Towards Inclusive Development for Conflict Prevention: Socio-economic and Political Repercussions of Macroeconomic Reform Policies in the Arab Region
In light of a new wave of socioeconomic discontent in the Arab region, exemplified by the recent anti-austerity protests in Tunisia, there has been a reexamination of the relationship between economic reform and poverty reduction programs spearheaded by multilateral development banks, and the social and economic problems that countries have experienced.
Given the heterogeneous nature of Arab countries, the economic reform strategies originating from the Washington Consensus framework have been rather controversial in their effects in the eyes of many experts and practitioners throughout the region.
In order to explore the debate from multiple perspectives, solicit the views of experts from across and beyond the region, to come up with related policy recommendations, the Emerging and Conflict-Related Issues Division (ECRI) and the Economic Development and Integration Division (EDID) of the United Nations -ESCWA in collaboration with the Mohammed VI Polytechnic University (UM6P) and the Moroccan Association of Economists, are organizing an Expert Group Meeting (EGM) on this topic.
The objectives of the meeting include:
- Explore how advocated liberal macro-economic policies impact development and socio-political stability and how to design policies that promote social justice, socio-economic, prevent conflict, and support the achievement of Agenda 2030;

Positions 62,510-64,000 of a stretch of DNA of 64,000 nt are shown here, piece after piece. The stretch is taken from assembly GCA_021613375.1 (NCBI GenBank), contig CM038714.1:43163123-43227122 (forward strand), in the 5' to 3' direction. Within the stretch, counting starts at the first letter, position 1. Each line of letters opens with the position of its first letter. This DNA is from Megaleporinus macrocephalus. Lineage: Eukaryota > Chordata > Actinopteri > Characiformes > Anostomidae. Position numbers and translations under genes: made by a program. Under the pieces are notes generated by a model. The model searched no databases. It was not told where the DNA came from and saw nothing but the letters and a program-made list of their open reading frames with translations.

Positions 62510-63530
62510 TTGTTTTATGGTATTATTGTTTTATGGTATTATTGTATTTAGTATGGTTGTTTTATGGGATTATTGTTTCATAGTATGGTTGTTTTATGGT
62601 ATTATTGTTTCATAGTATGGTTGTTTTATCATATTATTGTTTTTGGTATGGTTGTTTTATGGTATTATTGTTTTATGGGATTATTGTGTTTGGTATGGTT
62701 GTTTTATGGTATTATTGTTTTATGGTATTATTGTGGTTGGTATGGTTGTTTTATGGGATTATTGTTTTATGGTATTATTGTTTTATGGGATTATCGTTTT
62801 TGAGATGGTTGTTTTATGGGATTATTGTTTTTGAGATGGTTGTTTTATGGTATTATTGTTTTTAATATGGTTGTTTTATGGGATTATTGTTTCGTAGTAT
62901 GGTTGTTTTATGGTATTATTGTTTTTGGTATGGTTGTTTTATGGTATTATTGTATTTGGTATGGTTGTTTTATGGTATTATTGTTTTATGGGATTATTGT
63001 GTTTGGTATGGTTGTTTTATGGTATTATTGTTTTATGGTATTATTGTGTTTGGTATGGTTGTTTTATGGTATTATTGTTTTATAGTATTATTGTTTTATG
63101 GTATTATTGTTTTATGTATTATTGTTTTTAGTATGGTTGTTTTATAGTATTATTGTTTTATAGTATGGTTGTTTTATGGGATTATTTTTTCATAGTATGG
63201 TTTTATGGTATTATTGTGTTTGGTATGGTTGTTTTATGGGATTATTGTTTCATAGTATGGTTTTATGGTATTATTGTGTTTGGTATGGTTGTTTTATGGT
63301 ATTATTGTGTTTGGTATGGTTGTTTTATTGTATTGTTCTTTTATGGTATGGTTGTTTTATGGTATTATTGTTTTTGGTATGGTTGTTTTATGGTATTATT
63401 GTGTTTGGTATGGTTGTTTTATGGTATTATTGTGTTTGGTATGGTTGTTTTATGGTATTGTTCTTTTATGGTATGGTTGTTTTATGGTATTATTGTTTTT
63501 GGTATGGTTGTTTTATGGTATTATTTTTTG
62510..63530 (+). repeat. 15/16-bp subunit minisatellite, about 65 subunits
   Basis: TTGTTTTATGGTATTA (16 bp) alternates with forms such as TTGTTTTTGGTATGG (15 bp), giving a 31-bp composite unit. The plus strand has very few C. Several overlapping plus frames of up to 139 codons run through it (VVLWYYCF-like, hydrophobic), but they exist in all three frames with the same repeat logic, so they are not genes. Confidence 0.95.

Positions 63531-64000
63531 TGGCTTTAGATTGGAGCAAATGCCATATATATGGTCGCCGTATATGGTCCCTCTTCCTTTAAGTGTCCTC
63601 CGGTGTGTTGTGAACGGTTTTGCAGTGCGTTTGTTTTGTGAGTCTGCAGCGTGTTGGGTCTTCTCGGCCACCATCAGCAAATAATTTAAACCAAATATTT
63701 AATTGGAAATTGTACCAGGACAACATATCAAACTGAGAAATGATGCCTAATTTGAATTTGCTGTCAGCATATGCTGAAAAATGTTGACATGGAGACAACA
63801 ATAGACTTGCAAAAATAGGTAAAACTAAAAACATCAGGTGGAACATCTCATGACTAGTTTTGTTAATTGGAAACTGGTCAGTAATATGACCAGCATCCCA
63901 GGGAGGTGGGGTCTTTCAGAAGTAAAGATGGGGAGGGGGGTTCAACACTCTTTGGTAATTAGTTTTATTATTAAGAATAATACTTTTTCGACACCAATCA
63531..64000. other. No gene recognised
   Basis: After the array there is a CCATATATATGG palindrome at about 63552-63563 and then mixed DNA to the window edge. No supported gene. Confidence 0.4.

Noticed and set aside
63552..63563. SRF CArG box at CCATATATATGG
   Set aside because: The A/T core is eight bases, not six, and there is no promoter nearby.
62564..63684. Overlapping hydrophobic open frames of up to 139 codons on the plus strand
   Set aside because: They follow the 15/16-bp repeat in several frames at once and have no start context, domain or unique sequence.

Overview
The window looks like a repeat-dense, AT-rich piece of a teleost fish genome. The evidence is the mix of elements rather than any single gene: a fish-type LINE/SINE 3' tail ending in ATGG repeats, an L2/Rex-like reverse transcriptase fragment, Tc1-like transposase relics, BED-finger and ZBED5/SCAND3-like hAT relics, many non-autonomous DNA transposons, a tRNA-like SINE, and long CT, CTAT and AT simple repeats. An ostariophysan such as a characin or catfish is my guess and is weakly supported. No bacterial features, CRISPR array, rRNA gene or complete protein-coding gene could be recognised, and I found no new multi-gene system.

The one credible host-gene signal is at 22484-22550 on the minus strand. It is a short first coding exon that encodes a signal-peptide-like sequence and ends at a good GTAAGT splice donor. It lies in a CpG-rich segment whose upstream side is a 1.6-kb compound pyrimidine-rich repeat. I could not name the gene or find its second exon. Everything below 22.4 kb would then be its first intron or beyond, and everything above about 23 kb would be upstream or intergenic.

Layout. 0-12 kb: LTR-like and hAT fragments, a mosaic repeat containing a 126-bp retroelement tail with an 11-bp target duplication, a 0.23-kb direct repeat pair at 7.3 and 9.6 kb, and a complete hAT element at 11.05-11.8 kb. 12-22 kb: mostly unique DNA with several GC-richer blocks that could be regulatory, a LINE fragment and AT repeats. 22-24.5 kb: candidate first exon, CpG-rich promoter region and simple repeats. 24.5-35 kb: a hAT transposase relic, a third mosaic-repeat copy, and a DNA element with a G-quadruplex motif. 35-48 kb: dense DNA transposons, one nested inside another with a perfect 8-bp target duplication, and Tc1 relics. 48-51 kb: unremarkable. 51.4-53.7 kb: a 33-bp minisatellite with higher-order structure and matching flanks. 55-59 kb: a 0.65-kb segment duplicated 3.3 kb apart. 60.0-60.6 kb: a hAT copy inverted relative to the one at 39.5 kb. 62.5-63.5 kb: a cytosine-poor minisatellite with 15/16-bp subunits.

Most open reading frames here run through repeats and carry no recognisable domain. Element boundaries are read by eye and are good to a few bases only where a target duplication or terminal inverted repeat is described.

- Discuss key challenges associated with implementing structural reforms in the political and social contexts of the Arab countries;
- Discuss lessons learned since the 2011 uprisings and share experiences and international and regional good practice examples on how to pursue inclusive economic and social development, in order to avoid conflict eruption or relapse.
Some analysts argue that the promotion of neoliberal policies starting in the 1980s contributed to the social grievances that contributed to the 2011 Arab uprisings by binding countries to macroeconomic policies, which did not achieve the much advocated sustainable development or poverty alleviation goals, but rather benefited international and local elites while failing large segments of the population, in particular the working and middle classes, resulting in mounting poverty, increasing inequality, and growing marginalization, as exemplified by high unemployment rates and lack of social services.
On the other hand, the argument has been made that the success or failure of liberal policies and reform depends largely on how these policies are rolled-out (e.g. timing, sequencing, coverage), and on political-economy factors within the country attempting to reform, such as local buy-in, the strength of economic institutions, domestic political dynamics, or the availability of natural resources.